Freshly named and now on display, a new raptor species discovered in Montana lived alongside Tyrannosaurus rex and Triceratops.
A brand new species of dinosaur went on display at the Royal Ontario Museum on Monday, December 16. Originally discovered by an American private collector in Hell Creek, Montana, the new raptor species got a name and a display case thanks to paleontologist David Evans, who recognized the find as a part of a rare specimen. Acheroraptor temertyorum, as it has now been named, was a small, meat-eating dinosaur much like the Velociraptor we know and love. Teeth from the new species have been identified for decades, but the discovery of jawbones in Montana was needed to allow paleontologists to determine how the species fit into the dinosaur family tree.
Covered in feathers and probably about the size of a Great Dane, Acheroraptor lived in western North American between 67 to 66 million years ago, sharing space with Tyrannosaurus rex and Triceratops. Velociraptor, in comparison, was about the size of a German Shepard and lived in Asia. After a three year review of the jaw bones, paleontologists concluded that Acheroraptor was more closely related to raptor species living in Asia than older North American species. This means that it's likely that Asian raptor species were migrating over to North America towards the end of the Cretaceous period and influencing things like the length of their North American cousins' snouts. Neither of these species are quite what we think of when we say raptor, however, because the iconic Jurassic Park versions are based on artists' renderings of the larger and meaner Deinonychus.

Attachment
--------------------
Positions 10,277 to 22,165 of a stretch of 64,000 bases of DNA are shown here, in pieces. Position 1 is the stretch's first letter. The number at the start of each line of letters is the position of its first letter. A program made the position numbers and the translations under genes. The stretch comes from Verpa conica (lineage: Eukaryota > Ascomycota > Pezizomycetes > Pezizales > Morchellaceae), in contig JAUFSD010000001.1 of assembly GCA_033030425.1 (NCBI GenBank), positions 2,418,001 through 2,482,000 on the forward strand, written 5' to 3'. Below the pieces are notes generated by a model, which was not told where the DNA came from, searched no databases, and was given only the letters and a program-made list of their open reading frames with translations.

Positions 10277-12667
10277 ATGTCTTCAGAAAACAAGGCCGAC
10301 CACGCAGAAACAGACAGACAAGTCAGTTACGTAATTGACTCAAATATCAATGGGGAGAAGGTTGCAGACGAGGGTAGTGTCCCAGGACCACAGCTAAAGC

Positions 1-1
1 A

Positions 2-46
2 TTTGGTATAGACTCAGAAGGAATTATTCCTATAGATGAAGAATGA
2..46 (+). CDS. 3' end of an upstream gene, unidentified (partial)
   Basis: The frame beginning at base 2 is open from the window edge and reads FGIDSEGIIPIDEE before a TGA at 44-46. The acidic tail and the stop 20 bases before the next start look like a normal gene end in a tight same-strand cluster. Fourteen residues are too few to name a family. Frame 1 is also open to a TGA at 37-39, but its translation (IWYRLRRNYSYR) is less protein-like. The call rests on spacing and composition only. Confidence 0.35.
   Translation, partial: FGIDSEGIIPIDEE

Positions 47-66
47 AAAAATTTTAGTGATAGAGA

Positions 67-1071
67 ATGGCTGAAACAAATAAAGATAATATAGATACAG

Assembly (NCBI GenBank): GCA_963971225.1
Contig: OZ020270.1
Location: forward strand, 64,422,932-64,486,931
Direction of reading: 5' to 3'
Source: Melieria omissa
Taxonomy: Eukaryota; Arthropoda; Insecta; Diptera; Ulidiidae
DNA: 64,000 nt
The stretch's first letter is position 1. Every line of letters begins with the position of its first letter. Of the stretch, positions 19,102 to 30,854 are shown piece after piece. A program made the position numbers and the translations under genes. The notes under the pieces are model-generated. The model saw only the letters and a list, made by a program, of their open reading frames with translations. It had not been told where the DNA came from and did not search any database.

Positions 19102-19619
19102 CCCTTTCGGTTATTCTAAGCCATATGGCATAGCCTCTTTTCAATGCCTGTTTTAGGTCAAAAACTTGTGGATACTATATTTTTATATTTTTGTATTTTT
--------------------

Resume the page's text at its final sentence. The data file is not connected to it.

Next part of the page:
The museum has produced a few artists' renderings of the new species, and Acheroraptor certainly doesn't look like the kind of dinosaur you would want to meet in a dark jungle or a theme park's kitchen. No information has been provided on whether or not they could open doors, of course.